Oil prices dropped in Wednesday’s trading but the slide could have been greater had it not been for a turnaround in the U.S. stock market and a draw on U.S. crude supplies.
West Texas Intermediate crude fell 14 cents and settled for the day on the New York Mercantile Exchange at $63.37 per barrel on May futures.
Brent crude on London’s ICE Europe exchange ended the day down a dime before settling at $68.02 on June futures.
Natural gas on the NYMEX added a penny and finished the day at $2.71 per Mmbtu.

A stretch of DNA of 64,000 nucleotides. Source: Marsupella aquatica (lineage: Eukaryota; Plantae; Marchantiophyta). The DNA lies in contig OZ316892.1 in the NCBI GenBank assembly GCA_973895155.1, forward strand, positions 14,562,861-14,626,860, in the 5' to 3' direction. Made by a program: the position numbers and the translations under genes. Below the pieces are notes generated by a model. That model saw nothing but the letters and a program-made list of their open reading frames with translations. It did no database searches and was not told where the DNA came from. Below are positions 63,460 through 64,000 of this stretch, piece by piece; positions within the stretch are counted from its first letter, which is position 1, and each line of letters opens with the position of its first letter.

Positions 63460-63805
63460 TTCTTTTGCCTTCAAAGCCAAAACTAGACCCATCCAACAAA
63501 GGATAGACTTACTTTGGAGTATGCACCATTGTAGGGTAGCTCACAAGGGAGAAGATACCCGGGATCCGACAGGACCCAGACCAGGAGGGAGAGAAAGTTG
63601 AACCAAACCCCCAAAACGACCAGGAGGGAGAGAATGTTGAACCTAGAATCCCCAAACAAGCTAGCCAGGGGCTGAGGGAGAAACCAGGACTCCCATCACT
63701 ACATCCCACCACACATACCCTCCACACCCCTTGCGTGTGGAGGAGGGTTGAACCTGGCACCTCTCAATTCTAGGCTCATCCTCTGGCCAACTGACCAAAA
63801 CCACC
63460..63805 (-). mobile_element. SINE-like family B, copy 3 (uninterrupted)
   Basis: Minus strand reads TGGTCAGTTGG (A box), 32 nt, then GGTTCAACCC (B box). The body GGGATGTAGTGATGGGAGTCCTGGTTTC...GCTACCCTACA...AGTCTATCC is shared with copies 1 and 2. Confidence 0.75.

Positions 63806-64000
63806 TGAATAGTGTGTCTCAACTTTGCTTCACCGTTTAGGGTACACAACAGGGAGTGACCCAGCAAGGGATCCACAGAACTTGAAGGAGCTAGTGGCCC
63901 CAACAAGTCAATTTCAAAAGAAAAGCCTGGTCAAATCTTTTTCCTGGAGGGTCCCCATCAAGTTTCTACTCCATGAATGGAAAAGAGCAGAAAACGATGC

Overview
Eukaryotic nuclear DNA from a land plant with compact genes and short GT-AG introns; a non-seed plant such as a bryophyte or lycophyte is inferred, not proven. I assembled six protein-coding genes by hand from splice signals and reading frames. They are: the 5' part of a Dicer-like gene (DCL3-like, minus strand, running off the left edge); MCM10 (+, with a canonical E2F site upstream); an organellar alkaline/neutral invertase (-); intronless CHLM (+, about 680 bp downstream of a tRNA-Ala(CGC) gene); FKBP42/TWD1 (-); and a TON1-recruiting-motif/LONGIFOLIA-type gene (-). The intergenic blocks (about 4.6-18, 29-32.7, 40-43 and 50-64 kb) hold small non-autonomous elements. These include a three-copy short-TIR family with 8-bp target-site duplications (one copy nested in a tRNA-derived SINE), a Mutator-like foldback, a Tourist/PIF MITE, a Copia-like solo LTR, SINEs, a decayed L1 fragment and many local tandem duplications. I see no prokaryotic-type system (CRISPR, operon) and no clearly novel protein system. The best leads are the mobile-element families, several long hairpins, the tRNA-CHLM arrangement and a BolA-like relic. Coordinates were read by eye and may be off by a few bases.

Oil prices slipped then rebounded as refinery crude runs were up by 141,000 barrels a day according to information from the U.S. Energy Information Administration. The original slip in oil prices was attributed to China’s proposed broad range of tariffs on U.S. exports.
Both Brent and U.S. crude slid to two-week lows after China announced tariffs on 150 U.S. products, in reaction to the Trump administration’s plan to levy tariffs on $50 billion of its goods.
But when a 4.617 million barrel weekly crude oil draw occurred, buyers were encouraged in WTI. However, the amount of oil at the Cushing storage hub in northern Oklahoma kep prices from climbing even higher. Refiners were drawing on some crude supplies but there was also a 3.666 million barrel increase at Cushing, resulting in a negative settlement for the day’s crude prices.